Monday, July 22, 2013

What Visitors Are Telling Some Gardeners

By Griff Crump

Several days ago, I asked iris hybridizers and iris lovers to "send me a photo of the flower or flowers that get the most attention in your garden, whether they are recent introductions or not."

So, do our visitors have good taste?  Apparently so.  Among the 37 registered and/or introduced attention getters are 4 Dykes winners, 4 Wisters, 11 Awards of Merit  and 10 Honorable Mentions.  29 of the 37 are award-winning irises.

Sixteen persons responded, including myself, and named 40 different cultivars, the only one to be named twice being 'City Lights'.  These include four seedlings, three not yet registered.

That wasn't all that caught my attention, however.  Among other things, I found the time periods of introduction of those 37 varieties to be interesting:

1964:                 1

1968:                 1

1970-1979        3

1980-1989        3

1990-1999        16

2000-2009        10

2010-2012        3

The paucity of favorites in the 2010-2012 2-year period is explainable by the brevity of time involved, but I wonder whether the preponderance of the 1990-1999 time period picks over the 2000-2009 picks is meaningful.  It shows a larger number of irises introduced between 12 and 23 years ago to be popular than of those introduced between 4 and 13 years ago.  Three of the four Dykes winners fell in the 1990-1999 period;  the fourth winner was in 1968.  If I'm correct (and I might not be --  someone can check) in supposing that more irises were introduced in the 2000-2009 period than in the previous decade, that would make the difference seem more significant.

It also interests me that no Dykes winners since Silverado in 1994 showed up among these named visitors' favorites.

Will Warner commented, "I didn't have many visitors. But the few I had went right for Louisa's Song, Solar Fire, Decadence, and my Wintry Sky x Mesmerizer seedling. I have noticed after they look at them a while they seem to get somewhat overwhelmed and start to say they like them all or go to their favorite color preference. I start pointing out 'look this one has 12 buds or look at this branching'! But that seems more to the hybridizer's preference, as they just nod and say that's nice, and then point at something else and go oooh look at that one! I have noticed most visitors here don't care much for the dwarfs. They seem to want them big and tall."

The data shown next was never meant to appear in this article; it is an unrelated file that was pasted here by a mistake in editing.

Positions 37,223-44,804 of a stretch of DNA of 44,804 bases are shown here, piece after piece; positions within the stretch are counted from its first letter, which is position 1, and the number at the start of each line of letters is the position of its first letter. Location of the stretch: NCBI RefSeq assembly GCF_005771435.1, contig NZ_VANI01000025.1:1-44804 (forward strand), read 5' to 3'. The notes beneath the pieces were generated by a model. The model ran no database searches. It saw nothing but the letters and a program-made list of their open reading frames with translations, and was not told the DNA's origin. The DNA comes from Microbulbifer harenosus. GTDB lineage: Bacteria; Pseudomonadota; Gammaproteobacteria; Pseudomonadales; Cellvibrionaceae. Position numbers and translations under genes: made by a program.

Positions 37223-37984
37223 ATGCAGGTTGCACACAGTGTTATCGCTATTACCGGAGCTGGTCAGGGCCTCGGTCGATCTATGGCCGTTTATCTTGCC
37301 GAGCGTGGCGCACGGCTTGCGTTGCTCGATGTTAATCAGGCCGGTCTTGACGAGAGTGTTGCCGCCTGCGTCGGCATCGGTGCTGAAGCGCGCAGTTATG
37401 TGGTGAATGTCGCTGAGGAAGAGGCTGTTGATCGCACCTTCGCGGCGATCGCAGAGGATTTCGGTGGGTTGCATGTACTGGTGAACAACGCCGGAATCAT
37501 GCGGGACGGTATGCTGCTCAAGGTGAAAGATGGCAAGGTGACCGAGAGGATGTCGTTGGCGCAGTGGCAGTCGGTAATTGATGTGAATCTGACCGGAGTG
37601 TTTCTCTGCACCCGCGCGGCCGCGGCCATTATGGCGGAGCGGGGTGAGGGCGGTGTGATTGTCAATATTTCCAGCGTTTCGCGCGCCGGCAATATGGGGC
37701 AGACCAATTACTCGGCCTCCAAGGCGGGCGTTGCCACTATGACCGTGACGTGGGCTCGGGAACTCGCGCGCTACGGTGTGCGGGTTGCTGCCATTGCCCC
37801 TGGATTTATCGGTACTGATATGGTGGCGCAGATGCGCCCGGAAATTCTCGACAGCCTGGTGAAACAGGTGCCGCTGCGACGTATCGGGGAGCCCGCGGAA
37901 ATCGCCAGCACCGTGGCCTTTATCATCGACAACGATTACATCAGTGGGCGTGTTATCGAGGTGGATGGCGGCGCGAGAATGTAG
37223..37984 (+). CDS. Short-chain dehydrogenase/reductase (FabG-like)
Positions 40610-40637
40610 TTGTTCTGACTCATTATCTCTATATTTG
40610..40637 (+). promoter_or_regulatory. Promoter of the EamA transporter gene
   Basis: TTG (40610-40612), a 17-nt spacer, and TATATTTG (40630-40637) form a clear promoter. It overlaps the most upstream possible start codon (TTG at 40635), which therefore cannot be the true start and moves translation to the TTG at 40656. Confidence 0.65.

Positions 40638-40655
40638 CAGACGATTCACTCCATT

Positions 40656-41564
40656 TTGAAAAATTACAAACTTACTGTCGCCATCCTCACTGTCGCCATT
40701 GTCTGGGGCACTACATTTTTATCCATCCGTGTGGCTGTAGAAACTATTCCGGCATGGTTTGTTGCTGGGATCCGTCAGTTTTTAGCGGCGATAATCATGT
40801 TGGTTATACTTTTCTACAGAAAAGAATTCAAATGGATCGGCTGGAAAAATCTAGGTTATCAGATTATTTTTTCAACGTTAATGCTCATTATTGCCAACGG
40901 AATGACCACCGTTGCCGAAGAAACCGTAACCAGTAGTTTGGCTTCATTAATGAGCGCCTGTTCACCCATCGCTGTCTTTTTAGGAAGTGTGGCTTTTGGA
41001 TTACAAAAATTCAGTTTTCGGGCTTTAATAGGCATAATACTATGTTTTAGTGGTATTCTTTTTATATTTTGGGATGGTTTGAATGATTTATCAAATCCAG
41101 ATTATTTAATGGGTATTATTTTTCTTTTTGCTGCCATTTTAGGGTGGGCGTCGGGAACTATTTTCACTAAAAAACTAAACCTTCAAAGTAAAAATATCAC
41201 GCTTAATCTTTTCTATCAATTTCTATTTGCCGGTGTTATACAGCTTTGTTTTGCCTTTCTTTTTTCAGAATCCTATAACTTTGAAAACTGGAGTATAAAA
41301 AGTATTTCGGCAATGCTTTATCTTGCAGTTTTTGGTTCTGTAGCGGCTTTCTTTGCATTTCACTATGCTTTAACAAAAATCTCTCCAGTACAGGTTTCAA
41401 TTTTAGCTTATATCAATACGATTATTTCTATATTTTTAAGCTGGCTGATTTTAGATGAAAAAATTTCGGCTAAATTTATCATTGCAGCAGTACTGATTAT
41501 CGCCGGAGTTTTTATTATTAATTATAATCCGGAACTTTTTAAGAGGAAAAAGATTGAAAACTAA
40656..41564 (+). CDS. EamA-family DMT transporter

Will's observation was followed by Eileen Secrest's:  "People are drawn to orange ones, I think because they stand out, like Pumpkin Cheesecake . . . and I think they do exclaim when they see unusual ones like Gypsy Lord, or Decadence, but they don't run across the yard to see those, like they will with the orange ones. Most of the people who come to my garden mostly are surprised at the variety of colors and patterns available. I agree with Will, they do get overwhelmed and sometimes don't appreciate when I point out things like incredible beards or horns. Drives me crazy! :)"

That brings up the fact that there is only space-ager among the named introduced favorites  --  Rick Tasco's Solar Fire.  Although irisarians like some of the space-agers in my garden, non-irisarian visitors show little interest in them.  (One might think that some things like Will Warner's spectacular seedling, shown below, might change that in the future.)  And, like Eileen observed, my non-irisarian visitors walk right past some recent Dykes winners (which I won't name  --  they don't need any bad press) on their way to 20-year-old flowers that they want to buy.

I noticed something else that I think is remarkable.  That is the number of instances in which the hybridizer dipped pretty far back in time (since introduction) to choose the parents of what have turned up as favorites in this survey. Although it may clutter up the text to some degree, I took pains to show the introduction dates of the parents of most of the favorite irises shown here in order to highlight this fact.